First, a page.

Want to put a price tag on the havoc that preventable environmental hazards such as air pollution, pesticides, and common chemicals wreak on our children’s health? The Public Health Institute’s California Environmental Health Tracking Program has it figured out for young citizens of California: $254 million every year! The report from the Public Health Institute identified four common illnesses linked to preventable environmental hazards (asthma, cancer, neurobehavioral illnesses, and lead exposure-related illnesses) and found some pretty staggering statistics. Asthma alone, for example, costs the state and families over $208 million dollars a year! Here’s the kicker: the report identifies that the environment is accountable for 30% of the childhood asthma burden, as well as 15% of that of childhood cancer, 10% of neurobehavioral illnesses, and 100% of lead exposure.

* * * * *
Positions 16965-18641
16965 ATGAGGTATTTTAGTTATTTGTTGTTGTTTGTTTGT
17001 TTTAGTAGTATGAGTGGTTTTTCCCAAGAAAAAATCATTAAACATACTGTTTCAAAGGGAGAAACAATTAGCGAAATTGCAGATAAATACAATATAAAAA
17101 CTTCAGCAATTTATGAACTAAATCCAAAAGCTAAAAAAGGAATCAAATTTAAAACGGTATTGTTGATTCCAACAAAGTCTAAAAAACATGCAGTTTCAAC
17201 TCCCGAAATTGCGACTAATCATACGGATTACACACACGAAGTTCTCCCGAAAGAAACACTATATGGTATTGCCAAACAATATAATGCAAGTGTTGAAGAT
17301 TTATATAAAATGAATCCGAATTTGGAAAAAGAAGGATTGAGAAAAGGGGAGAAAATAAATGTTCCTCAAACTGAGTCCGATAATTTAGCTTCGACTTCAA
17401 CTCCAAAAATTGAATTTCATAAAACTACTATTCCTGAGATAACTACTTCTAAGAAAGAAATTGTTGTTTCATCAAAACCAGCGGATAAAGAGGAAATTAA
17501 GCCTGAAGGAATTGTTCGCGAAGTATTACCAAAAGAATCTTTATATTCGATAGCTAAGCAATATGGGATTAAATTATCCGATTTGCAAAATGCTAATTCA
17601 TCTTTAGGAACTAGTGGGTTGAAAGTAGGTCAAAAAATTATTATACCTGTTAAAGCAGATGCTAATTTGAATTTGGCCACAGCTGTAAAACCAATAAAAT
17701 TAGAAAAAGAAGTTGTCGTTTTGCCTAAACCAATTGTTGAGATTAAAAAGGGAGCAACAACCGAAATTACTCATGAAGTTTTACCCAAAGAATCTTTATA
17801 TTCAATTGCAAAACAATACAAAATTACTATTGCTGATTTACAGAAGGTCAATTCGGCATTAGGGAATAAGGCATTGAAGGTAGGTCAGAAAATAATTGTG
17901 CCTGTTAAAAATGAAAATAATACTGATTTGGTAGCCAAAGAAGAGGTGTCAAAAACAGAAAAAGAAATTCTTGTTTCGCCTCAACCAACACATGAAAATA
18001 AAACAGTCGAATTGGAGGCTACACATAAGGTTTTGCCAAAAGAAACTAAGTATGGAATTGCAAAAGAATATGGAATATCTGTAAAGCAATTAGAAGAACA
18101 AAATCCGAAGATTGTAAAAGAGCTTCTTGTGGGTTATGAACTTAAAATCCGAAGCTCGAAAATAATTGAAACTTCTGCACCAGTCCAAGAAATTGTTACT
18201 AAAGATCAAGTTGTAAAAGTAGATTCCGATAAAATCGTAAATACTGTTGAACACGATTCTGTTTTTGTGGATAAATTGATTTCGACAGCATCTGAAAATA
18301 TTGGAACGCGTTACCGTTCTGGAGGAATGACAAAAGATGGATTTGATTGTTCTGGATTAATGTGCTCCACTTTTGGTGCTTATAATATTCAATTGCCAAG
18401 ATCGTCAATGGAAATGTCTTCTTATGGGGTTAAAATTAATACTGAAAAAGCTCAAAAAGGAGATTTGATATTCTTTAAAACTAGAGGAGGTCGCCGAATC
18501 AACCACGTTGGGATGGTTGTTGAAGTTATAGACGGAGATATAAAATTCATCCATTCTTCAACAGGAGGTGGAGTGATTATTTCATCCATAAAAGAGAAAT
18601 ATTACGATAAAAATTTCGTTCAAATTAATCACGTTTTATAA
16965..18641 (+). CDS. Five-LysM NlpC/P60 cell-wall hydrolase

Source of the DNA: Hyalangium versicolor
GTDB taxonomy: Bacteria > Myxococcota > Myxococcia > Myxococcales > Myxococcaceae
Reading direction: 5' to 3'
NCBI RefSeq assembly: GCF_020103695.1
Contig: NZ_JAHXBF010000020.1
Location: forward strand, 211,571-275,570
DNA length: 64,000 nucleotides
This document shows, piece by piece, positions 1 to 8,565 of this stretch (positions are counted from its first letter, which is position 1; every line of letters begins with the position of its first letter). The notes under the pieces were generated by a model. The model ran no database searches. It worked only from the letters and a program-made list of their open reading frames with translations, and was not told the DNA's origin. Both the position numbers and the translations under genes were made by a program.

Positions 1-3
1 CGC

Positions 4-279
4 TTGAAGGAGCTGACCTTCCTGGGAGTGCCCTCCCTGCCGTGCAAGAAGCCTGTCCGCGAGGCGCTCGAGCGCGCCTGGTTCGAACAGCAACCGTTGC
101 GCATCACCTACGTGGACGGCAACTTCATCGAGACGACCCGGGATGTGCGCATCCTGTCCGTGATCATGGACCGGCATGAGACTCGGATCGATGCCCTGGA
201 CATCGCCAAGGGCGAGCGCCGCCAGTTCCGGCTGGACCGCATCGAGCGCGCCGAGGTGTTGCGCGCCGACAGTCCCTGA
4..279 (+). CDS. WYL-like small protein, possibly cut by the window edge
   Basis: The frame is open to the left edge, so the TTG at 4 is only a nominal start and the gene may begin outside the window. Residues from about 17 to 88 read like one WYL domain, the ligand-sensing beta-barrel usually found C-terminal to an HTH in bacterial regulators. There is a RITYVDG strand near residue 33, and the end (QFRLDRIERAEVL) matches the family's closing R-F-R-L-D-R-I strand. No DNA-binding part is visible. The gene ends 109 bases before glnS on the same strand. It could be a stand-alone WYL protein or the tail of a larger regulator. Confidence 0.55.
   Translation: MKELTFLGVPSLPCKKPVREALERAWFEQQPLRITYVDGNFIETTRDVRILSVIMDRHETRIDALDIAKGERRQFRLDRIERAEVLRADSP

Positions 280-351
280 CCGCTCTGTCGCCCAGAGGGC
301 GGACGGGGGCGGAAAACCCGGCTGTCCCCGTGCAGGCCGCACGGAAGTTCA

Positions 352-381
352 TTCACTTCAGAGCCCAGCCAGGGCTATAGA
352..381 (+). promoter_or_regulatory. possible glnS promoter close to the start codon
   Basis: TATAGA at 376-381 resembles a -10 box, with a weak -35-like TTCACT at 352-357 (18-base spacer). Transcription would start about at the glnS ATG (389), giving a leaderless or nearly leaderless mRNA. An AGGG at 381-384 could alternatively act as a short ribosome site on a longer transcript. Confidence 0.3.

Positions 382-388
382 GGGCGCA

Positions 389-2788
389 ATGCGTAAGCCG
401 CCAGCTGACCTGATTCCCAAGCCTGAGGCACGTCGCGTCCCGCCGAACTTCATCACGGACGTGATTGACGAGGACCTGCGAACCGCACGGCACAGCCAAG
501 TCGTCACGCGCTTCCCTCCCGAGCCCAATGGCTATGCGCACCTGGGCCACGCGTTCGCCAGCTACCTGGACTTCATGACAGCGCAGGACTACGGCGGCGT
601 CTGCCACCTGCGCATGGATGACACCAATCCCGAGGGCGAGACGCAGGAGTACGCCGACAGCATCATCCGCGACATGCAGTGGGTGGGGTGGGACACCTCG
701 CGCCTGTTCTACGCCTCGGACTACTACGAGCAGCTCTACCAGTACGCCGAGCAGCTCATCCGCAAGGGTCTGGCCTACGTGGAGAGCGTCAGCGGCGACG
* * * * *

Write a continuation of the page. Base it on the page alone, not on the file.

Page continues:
Because the identified illnesses have long-term associated costs, the state and families could save $10-13 billion dollars over the lifetime of children born in one year in California. The associated costs were calculated from direct costs, such as medical care, and indirect costs, such as lost potential earnings over the course of a child’s life. Just to give you an idea of the scope of those yearly costs, they’re equivalent to what was appropriated in the California budget for funding statewide local teacher training or statewide career tech ed programs and double the size of funding for child nutrition programs. In order to reduce or eliminate these environmental hazards, several suggested measures were listed in the report, including preventing pesticide exposure from agricultural use, warning about BPA, setting safe drinking water standards for certain chemicals, replacing commonly used and hormone-disrupting chemicals in products including cosmetics and toys, and educating the public on preventable environmental hazards, particularly lead exposure.